If you are one of those who needs to write notes in your books...go to the library, borrow the book and if you like it..buy it!

Tuesday, May 20, 2008

Tuesday Musings

This will be a post filled with various realizations and ideas I have had that may or may not make any sense when put together. Here we go…

1) I realized last weekend that one of the problems with our current debt repayment strategy is that although I do put extra money on one credit card every month, it has always been a card that is still being used. For a long time, this gave us a “safety net” in case we needed that money again. Basically our safety net was a credit trap. We will always find a reason to need that money.

So, from now on, I am going to put the extra money towards debt that we will never have access to, beginning with our loans. Also, most of our credit cards have lower rates with the warning that if we ever use the card again, they will go up on us. So, they will be next. I realize that this plan doesn’t necessarily conform to any of the regular plans for debt paydown, but it is my very own idea and we are going to follow it.

2) I opened a checking account with Bank of America today. I did this in response to a mailer I got that offered me some pretty interesting terms:
- A $125 signing bonus with a RED SOX Check Card and Red Sox checks. (They had me at Red Sox.)
- Access to the “Keep the Change” program. Click on the link to find out more about this one especially the fine print on the bottom. I’m not entirely sure how I feel about this. Has anyone else used it?
- No fees if I set up direct deposit. I’m not planning on using this as my main account, so this deposit will be as small as possible.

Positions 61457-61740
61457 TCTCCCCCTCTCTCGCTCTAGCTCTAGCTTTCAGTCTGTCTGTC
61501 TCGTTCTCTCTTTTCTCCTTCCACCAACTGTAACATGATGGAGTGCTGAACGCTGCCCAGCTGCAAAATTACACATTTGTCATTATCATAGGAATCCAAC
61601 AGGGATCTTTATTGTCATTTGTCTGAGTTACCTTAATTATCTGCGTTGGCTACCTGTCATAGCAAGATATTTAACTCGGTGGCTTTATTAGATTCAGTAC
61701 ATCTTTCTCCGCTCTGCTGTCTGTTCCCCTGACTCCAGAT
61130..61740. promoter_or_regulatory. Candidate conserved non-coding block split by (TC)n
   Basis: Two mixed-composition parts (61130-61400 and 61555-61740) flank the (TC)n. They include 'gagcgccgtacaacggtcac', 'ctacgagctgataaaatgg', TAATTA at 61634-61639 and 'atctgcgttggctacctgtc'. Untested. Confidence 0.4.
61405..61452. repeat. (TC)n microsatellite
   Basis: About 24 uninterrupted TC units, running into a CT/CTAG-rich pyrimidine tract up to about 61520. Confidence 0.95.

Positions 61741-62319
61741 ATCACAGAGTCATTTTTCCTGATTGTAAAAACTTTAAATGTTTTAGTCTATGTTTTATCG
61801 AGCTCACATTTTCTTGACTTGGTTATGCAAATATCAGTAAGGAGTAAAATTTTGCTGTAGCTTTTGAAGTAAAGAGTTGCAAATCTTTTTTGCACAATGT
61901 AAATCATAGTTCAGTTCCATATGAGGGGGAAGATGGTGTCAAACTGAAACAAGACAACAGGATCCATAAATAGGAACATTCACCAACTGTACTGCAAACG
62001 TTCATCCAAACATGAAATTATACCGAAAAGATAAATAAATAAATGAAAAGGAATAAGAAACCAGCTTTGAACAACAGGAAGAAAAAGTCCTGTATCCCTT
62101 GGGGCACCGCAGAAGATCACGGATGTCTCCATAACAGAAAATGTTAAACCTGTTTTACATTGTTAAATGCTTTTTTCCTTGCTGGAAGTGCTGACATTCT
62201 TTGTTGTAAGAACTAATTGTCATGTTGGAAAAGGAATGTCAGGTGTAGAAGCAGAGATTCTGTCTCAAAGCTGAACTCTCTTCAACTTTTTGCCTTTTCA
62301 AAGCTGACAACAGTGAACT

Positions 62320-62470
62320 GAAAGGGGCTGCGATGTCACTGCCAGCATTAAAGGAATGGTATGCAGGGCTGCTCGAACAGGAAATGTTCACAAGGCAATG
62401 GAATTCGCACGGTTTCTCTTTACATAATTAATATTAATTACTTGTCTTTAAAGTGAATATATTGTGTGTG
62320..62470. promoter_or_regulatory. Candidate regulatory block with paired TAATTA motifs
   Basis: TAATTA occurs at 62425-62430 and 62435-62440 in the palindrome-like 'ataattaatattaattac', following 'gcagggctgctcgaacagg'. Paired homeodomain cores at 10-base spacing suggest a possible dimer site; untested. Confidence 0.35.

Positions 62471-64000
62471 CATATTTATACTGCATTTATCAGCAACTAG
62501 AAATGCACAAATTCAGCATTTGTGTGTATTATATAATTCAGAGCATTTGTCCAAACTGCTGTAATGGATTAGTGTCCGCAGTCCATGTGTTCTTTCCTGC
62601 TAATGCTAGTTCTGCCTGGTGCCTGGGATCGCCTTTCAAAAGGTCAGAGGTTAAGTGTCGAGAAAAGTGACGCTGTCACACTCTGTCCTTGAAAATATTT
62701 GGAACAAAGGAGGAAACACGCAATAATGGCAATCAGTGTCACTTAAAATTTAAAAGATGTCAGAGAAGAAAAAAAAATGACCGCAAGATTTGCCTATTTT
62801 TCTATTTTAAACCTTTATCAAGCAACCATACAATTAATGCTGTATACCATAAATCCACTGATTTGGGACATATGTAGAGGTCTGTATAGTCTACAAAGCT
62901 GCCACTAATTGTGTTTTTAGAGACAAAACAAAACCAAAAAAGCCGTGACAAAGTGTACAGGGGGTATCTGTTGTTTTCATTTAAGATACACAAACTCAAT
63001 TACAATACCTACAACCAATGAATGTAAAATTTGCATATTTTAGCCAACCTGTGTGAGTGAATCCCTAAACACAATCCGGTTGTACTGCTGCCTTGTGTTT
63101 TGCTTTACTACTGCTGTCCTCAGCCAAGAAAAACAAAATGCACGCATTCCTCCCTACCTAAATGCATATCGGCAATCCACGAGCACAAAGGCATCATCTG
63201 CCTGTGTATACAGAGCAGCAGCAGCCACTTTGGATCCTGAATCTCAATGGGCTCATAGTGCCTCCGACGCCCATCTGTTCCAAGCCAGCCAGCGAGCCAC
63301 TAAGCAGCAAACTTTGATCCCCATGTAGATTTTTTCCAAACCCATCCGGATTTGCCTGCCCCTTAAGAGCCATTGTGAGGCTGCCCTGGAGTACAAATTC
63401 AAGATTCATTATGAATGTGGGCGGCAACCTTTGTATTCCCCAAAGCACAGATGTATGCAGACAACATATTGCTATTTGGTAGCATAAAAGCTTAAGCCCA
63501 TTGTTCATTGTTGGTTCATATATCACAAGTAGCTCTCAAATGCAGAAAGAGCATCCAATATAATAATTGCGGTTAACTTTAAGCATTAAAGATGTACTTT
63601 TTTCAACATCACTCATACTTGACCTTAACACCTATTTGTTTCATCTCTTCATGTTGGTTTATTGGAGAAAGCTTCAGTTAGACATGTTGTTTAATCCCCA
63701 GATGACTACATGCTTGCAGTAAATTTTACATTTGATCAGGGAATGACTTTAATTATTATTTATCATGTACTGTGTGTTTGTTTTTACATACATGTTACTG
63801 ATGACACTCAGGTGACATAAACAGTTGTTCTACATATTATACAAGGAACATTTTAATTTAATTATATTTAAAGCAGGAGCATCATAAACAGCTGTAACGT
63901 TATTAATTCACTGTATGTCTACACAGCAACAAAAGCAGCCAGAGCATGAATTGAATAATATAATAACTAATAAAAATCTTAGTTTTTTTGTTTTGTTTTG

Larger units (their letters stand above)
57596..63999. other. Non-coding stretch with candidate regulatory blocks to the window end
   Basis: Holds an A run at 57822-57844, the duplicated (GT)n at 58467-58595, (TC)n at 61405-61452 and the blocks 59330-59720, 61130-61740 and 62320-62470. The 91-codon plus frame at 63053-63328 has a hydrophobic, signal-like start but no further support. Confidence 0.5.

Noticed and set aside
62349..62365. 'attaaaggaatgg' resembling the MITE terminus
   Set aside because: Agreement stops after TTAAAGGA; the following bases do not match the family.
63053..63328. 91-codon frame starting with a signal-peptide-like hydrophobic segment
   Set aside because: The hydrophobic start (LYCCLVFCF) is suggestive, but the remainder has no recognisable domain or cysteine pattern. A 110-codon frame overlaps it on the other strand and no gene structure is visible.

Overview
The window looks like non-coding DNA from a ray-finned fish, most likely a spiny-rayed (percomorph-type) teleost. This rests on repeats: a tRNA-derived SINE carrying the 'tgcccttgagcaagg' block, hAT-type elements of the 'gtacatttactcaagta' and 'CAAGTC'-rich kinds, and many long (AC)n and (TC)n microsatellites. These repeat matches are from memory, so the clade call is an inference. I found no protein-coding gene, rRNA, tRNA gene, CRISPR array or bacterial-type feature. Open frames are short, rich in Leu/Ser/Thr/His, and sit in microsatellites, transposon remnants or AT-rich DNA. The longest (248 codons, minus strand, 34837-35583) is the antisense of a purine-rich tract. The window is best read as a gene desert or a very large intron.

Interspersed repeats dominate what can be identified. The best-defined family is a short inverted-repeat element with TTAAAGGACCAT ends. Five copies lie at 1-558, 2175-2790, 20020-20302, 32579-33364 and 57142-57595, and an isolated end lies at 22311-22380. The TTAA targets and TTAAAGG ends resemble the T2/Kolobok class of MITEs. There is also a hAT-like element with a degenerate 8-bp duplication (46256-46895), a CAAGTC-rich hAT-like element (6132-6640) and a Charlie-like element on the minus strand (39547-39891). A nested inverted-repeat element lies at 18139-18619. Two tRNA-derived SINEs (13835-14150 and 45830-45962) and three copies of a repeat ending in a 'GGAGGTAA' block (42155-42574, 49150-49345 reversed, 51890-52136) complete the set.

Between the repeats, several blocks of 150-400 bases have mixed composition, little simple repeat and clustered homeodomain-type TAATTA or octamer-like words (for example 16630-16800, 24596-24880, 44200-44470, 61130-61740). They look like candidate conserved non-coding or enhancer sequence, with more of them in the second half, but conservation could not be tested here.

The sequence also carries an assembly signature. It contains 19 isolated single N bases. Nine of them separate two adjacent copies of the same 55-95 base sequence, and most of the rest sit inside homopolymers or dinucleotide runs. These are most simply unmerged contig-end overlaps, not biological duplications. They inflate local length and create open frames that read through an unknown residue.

Obviously, I am mainly doing this for the $125, but I also love the Red Sox stuff. Maybe this is just my emotion getting the better of me.

3) I bought a new (to me anyway) tablesaw at a garage sale last Saturday. Woodworking is a big hobby of mine and I had been looking at some tablesaws last year. The ones I wanted were in the $400 range, but I figured I would pony up that money eventually. Well, this saw is older, but well maintained, and it doesn’t have all the bells and whistles I was looking at, but it was still only $70, so I was pretty happy. It was weird though, spending $70 when I have been trying to get out of debt. I had to convince myself it would be worth it in the long run, and I really think it will be.

That is all I have to say for today. In closing, I want to share an article that is really pretty amazing…Enjoy! http://www.11alive.com/news/article_news.aspx?storyid=115698

Friday, May 16, 2008

My Tax Idea

Last August, I quit my job and went back to school. Long story short, the school didn’t work out and I was unemployed until February of this year. Hence, we have a lot of debt. While I was off, I spent a lot of time researching ways to save and so on, and taxes came up pretty big.

It all started when we got our tax refund last year and it was over $8,000! Now, that was a nice payday, but I would have probably much preferred to have access to that through the previous year when I was struggling to make ends meet.

When I got my current job, I decided to finagle my W-4 to have Uncle Sam take as little as possible. So, on my first paycheck, I had the maximum amount of taxes withheld, and then changed it to the minimum for my 2nd check. This gave me an idea of how much I would need for taxes in the worst case.

So, knowing myself, and knowing that I cannot be trusted to actually keep track of how much I should save, I set up a direct deposit to my ING Orange Savings account. This way, the money goes away the same as if I was giving it to the Feds, but I get the ING interest rate (currently 3%) on it. Plus, God forbid, I need it, I have access to it. Ideally, I will still get a refund next year, but it will be from me and with interest.